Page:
Ever since the rise of the steel industry, Luxembourg has had to make use of foreign labor. Immigration has also been and still is significant; in the beginning it was dominated by Germans, most of the 1900-t. by Italians and after 1965 especially by Portuguese. Wars in the Balkans in the 1990’s brought immigrants from Bosnia-Herzegovina, Serbia and Montenegro as well as people from Eastern Europe. At least 10,000 new immigrants arrive each year – as well as a few thousand illegal immigrants.

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The population is 465,000 (2006), and the number of foreigners, ie. persons without Luxembourg citizenship, approaching 40% (2005), ranging from Portuguese farm workers to well-paid international employees from EU Member States. Just over half of the capital’s population are foreigners. More than 110,000 commuters to work in Luxembourg from neighboring countries; over half from Lorraine and approximately 27% and 20% from Belgium and Germany respectively. 7500 work in the EU and other European organizations.

Luxembourg – language

Luxembourg has three official languages: French, German and 1984 Letzeburgesh (Lëtzebuergesch). Letzeburgsk is originally a Moselle Franconian, ie. German dialect, but unlike most other dialects, it has a standard spelling and is spoken in all sections of the population regardless of social status. Luxembourgish is the mother tongue of almost all native Luxembourgers, but despite the official status of the language, it is used almost exclusively in informal oral contexts, where it is the preferred language. Latvian is of great importance for the marking of national identity. There is therefore an increasing tendency to also use Latvian in radio and television as well as in advertisements and other small texts. For culture and traditions of Luxembourg, please check aparentingblog.

In writing, French and German are mainly used. French is the language of law and is used in administration and teaching at higher levels, while German is dominant in the municipal administration, as the language of instruction and in most newspapers and magazines. Private reading and writing is mostly in German. Thus, French generally has an elitist status, while German is used when one wants to speak to all sections of the population.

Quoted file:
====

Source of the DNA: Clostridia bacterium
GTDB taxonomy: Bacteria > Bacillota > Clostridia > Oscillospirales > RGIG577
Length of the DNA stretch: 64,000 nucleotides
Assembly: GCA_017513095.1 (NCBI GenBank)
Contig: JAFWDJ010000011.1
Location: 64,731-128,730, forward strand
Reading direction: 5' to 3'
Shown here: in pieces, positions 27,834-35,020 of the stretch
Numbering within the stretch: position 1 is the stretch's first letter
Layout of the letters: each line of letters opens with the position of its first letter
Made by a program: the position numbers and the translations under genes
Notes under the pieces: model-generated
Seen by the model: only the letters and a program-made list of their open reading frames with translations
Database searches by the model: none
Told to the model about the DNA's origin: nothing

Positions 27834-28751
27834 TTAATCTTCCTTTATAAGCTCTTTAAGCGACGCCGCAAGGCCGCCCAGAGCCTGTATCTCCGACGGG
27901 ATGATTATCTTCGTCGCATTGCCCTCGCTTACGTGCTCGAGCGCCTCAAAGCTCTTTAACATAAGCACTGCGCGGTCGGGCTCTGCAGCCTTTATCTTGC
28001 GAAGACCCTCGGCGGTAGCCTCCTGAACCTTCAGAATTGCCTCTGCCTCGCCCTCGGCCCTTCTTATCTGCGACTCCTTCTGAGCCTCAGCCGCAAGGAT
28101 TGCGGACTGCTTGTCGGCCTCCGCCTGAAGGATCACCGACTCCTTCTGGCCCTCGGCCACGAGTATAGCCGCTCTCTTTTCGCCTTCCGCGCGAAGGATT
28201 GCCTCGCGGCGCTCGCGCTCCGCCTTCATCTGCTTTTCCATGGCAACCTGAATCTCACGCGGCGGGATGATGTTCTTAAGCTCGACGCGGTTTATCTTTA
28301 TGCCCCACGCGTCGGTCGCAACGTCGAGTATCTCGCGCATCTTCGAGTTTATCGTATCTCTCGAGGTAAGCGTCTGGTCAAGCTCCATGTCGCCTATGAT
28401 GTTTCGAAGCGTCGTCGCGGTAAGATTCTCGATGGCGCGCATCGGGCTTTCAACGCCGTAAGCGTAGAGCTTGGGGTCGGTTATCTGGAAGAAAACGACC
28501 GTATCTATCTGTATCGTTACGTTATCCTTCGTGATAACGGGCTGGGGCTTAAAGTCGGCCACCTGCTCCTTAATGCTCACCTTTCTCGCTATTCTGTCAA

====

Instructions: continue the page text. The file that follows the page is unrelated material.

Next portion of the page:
Luxembourg – religion

Almost 87% of the population belong to the Roman Catholic Church (2000); the others are Protestants, Jews and Muslims. The Reformation in the 1500’s. never gained a foothold except in some fringe areas. In 1666, the Virgin Mary was elected the patron saint of Luxembourg under the title “Consolation of the Declined”, and a pilgrimage in her honor is still an annual religious highlight.

Luxembourg Constitution

Luxembourg is a hereditary, constitutional monarchy with a Grand Duke as head of state. The constitution is from 1868 with a number of later amendments. Legislative power lies with the Chamber of Deputies, which has a maximum of 60 members elected for five years by ordinary election according to the proportional representation method. There is universal suffrage. The Grand Duke appoints a Prime Minister and the other ministers of the seven-member government and participates in both the legislature, the executive and the judiciary. The government is collectively responsible to the Chamber of Deputies. An advisory body, composed of 21 members appointed for life by the Grand Duke, has the task of reviewing and advising on all bills before they are submitted to the Chamber of Deputies; the Chamber may reject any proposal of the Council.

Luxembourg Geography